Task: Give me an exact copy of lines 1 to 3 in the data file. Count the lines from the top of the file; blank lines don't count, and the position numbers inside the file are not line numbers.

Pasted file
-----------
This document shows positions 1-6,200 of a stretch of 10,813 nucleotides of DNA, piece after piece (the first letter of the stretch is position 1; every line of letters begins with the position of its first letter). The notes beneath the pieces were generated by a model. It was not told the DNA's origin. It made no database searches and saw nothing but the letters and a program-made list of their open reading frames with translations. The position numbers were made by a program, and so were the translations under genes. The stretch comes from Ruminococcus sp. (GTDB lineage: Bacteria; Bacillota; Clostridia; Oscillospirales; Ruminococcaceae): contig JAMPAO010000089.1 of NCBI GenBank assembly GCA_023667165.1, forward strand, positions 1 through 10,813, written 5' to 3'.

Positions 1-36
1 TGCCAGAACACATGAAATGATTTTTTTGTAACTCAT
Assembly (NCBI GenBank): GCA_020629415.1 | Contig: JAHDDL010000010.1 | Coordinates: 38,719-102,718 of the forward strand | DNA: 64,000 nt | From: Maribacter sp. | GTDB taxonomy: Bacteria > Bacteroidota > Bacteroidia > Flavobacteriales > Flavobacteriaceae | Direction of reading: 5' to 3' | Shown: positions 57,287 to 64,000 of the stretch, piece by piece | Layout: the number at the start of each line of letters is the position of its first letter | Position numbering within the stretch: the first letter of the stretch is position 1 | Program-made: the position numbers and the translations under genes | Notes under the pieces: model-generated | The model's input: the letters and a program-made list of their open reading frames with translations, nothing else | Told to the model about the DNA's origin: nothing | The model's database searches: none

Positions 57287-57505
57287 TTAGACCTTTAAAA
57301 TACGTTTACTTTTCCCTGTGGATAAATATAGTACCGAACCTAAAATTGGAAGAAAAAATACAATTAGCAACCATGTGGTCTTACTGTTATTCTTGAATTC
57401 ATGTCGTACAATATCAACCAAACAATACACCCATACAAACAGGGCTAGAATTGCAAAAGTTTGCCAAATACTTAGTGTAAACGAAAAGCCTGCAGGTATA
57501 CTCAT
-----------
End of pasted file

This document shows positions 1-6,200 of a stretch of 10,813 nucleotides of DNA, piece after piece (the first letter of the stretch is position 1; every line of letters begins with the position of its first letter). The notes beneath the pieces were generated by a model. It was not told the DNA's origin. It made no database searches and saw nothing but the letters and a program-made list of their open reading frames with translations. The position numbers were made by a program, and so were the translations under genes. The stretch comes from Ruminococcus sp. (GTDB lineage: Bacteria; Bacillota; Clostridia; Oscillospirales; Ruminococcaceae): contig JAMPAO010000089.1 of NCBI GenBank assembly GCA_023667165.1, forward strand, positions 1 through 10,813, written 5' to 3'.

Positions 1-36
1 TGCCAGAACACATGAAATGATTTTTTTGTAACTCAT